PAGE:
From Twitter: The greatest trick the political establishment ever played on the American people was convincing us that there are two parties, each with diametrically opposing viewpoints.
I’m not sure I’d even place it in the top ten, myself. Nevertheless, it is good to see that in the bipartisan opposition to President Trump, the average American is now beginning to recognize what was generally regarded as a strange and radical position back in 2004. And you may find the bolded sentence to be interesting in light of current events.
A failure to remember the lessons of the past is the great weakness of the voting populace and is exploited by the bifactional ruling party every four years. The present election is always the election at which everything is uniquely at stake; the idea that the global jihad was the deadliest threat to ever face America would have been rightly laughed at by those voters worried about an aggressive Soviet Union in 1980. The hysterical Three Monkeys who now warn of the lethal dangers of a Kerry presidency – as if the nation didn’t already recently survive two terms of a soulless ambition seeker with an annoyingly leftist wife – forget how they swore up and down that keeping Gore out of office was the most important vote anyone would ever make.
On the other side of the false divide, the Little Red Book Democrats spit foam-flecked drivel in comparing George Delano unfavorably to Hitler, Caligula and Genghis Khan, somehow managing to skip over the fact that this Republican president has done them the service of expanding the central government further and faster than Kennedy, Carter or Clinton. Like the Three Monkeys, the Little Red Books are mesmerized by the initial in parentheses before the name. Everything in the Party, nothing outside the Party, nothing against the Party.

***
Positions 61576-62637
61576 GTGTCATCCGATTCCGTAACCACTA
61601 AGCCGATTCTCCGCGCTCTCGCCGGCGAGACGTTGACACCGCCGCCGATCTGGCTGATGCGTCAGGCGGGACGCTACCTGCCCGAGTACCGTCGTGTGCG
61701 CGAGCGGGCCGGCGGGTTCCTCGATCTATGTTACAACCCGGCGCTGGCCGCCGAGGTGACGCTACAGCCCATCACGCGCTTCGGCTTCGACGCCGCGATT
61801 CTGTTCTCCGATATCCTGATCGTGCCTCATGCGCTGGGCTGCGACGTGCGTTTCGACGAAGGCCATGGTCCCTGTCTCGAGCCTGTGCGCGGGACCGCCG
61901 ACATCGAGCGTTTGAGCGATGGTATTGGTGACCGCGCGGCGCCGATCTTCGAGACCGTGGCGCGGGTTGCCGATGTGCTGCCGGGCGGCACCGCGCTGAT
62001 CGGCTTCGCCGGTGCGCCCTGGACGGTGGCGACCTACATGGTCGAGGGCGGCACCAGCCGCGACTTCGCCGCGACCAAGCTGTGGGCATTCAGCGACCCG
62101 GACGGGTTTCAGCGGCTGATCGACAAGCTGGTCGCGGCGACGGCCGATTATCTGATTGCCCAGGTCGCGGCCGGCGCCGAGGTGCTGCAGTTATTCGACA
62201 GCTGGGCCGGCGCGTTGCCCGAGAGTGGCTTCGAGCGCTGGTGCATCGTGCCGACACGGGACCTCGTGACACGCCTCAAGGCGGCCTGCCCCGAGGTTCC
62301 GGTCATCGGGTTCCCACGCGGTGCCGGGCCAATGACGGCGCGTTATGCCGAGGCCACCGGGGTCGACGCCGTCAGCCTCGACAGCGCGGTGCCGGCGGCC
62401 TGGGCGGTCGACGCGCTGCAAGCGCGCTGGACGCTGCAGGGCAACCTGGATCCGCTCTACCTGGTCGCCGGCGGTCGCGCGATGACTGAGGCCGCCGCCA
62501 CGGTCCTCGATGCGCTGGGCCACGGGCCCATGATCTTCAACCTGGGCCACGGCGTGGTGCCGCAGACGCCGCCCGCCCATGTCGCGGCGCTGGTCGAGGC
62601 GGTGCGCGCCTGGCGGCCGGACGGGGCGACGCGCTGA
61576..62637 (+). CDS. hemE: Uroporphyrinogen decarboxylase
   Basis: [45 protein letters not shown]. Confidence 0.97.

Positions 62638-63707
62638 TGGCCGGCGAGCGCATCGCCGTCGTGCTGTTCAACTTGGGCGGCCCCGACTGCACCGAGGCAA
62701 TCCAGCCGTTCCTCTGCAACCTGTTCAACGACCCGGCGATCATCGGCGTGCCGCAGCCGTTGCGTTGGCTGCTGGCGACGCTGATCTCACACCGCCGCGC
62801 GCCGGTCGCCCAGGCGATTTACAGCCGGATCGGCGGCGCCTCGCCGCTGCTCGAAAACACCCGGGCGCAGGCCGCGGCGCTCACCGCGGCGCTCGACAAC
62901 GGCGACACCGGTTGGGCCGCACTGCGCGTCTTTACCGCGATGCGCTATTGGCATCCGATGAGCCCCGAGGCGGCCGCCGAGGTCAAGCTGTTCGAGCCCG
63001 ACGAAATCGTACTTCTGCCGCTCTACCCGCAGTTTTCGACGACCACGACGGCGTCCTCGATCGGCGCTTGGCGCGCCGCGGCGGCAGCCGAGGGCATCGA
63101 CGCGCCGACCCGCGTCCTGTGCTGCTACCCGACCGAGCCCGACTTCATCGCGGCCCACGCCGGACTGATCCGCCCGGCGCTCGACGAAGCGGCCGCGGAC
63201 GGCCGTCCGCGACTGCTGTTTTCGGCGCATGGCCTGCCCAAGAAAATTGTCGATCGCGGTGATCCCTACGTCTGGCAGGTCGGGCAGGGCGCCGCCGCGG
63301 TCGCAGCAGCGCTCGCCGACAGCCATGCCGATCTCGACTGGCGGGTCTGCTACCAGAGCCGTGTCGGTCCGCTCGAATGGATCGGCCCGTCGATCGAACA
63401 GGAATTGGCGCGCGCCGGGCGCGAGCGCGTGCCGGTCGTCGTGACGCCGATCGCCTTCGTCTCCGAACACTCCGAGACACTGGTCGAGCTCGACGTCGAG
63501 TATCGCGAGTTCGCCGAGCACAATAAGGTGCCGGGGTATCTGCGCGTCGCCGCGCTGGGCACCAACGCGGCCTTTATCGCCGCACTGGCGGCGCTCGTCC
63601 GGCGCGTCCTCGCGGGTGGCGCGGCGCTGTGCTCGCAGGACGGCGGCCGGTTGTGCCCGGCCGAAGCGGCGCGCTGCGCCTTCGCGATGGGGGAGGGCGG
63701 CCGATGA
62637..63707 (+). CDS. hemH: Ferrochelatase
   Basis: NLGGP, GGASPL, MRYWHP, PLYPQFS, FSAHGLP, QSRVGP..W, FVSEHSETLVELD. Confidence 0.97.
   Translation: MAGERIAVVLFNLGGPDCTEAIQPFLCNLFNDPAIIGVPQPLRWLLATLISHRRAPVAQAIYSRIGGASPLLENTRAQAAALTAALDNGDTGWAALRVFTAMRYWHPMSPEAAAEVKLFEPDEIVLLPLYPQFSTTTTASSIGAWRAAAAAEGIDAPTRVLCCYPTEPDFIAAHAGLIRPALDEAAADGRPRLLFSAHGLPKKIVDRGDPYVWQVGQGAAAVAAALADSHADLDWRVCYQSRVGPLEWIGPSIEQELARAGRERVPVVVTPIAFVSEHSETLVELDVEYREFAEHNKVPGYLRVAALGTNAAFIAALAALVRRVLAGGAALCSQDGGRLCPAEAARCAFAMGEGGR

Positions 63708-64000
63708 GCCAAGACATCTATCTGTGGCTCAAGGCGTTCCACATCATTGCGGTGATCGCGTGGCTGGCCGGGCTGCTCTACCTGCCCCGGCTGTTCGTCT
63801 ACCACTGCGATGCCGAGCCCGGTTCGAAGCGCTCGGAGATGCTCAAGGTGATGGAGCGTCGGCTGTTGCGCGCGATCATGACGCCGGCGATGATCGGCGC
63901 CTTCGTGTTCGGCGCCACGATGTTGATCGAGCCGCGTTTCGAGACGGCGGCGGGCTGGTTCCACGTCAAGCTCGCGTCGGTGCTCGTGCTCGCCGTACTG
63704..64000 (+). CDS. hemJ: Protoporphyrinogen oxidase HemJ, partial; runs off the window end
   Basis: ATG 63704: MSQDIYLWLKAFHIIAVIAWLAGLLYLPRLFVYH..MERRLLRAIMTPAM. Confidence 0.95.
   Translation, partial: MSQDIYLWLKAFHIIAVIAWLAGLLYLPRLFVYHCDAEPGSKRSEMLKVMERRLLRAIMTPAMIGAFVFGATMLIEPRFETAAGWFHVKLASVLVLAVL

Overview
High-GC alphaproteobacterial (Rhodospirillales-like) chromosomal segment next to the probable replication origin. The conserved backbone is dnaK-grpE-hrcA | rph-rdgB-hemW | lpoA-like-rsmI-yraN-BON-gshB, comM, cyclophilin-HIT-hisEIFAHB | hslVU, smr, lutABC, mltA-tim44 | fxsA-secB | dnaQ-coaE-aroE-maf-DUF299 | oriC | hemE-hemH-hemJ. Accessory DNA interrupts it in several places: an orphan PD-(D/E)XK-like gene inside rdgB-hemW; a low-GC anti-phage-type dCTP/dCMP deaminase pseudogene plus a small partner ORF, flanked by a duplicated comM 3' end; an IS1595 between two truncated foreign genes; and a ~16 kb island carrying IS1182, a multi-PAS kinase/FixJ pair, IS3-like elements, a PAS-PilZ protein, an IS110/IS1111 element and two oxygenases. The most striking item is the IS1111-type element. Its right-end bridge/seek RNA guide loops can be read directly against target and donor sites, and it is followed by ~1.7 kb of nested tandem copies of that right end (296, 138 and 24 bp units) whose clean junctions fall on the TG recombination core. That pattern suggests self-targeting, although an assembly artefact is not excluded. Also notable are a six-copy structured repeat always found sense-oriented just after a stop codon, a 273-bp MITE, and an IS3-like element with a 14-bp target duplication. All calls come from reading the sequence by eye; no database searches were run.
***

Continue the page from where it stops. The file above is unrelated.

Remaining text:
But the bipolar construct is an old one. It has been a mirage since the elections of 1900, when JP Morgan and John D. Rockefeller were selecting the candidates for both parties. You may seriously believe that it makes a vital difference to the nation whether George Bush or John Kerry are elected president; it does not.
Both Bush and Kerry will severely disappoint their supporters because the president is not a dictator. He is primarily a symbol, and a largely powerless one at that. Only a candidate completely devoted to dismantling the federal leviathan can hope to wield any real power and that is mostly negative. A president can shut down the government, either by executive order or recalcitrance vis-a-vis Congress, but that is precisely the opposite of what both George Bush and John Kerry plan to do.
There is no party of small government in Washington DC. A vote for either candidate of the major party is a vote for big government now and bigger government in the future. If that suits you, then by all means vote for one of them. If not, it’s far better that you vote for no one at all than betray your principles based on rationalizations of lesser evils and secret plans.